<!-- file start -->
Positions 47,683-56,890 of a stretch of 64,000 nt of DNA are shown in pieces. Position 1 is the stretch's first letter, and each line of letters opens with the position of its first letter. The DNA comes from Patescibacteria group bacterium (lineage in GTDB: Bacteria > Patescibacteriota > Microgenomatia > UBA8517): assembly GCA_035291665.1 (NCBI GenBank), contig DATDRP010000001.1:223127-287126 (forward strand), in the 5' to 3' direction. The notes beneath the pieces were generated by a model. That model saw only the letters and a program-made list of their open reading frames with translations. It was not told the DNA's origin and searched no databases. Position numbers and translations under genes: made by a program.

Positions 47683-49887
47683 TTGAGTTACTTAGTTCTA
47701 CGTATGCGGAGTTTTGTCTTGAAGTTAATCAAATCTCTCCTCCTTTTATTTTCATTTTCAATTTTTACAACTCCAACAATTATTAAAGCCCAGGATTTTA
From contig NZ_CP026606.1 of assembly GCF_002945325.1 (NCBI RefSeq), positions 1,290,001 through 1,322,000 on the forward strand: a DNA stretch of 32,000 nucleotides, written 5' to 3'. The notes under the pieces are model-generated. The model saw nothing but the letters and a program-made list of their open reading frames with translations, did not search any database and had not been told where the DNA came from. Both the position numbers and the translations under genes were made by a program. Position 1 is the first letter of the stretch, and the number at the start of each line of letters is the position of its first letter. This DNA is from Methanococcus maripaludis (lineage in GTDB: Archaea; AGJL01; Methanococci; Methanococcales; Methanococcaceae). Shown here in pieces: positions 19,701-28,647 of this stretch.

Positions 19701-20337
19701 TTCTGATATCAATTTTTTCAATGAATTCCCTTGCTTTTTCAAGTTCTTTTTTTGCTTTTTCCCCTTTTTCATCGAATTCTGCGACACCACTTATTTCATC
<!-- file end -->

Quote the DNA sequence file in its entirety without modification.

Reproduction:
Positions 47,683-56,890 of a stretch of 64,000 nt of DNA are shown in pieces. Position 1 is the stretch's first letter, and each line of letters opens with the position of its first letter. The DNA comes from Patescibacteria group bacterium (lineage in GTDB: Bacteria > Patescibacteriota > Microgenomatia > UBA8517): assembly GCA_035291665.1 (NCBI GenBank), contig DATDRP010000001.1:223127-287126 (forward strand), in the 5' to 3' direction. The notes beneath the pieces were generated by a model. That model saw only the letters and a program-made list of their open reading frames with translations. It was not told the DNA's origin and searched no databases. Position numbers and translations under genes: made by a program.

Positions 47683-49887
47683 TTGAGTTACTTAGTTCTA
47701 CGTATGCGGAGTTTTGTCTTGAAGTTAATCAAATCTCTCCTCCTTTTATTTTCATTTTCAATTTTTACAACTCCAACAATTATTAAAGCCCAGGATTTTA
From contig NZ_CP026606.1 of assembly GCF_002945325.1 (NCBI RefSeq), positions 1,290,001 through 1,322,000 on the forward strand: a DNA stretch of 32,000 nucleotides, written 5' to 3'. The notes under the pieces are model-generated. The model saw nothing but the letters and a program-made list of their open reading frames with translations, did not search any database and had not been told where the DNA came from. Both the position numbers and the translations under genes were made by a program. Position 1 is the first letter of the stretch, and the number at the start of each line of letters is the position of its first letter. This DNA is from Methanococcus maripaludis (lineage in GTDB: Archaea; AGJL01; Methanococci; Methanococcales; Methanococcaceae). Shown here in pieces: positions 19,701-28,647 of this stretch.

Positions 19701-20337
19701 TTCTGATATCAATTTTTTCAATGAATTCCCTTGCTTTTTCAAGTTCTTTTTTTGCTTTTTCCCCTTTTTCATCGAATTCTGCGACACCACTTATTTCATC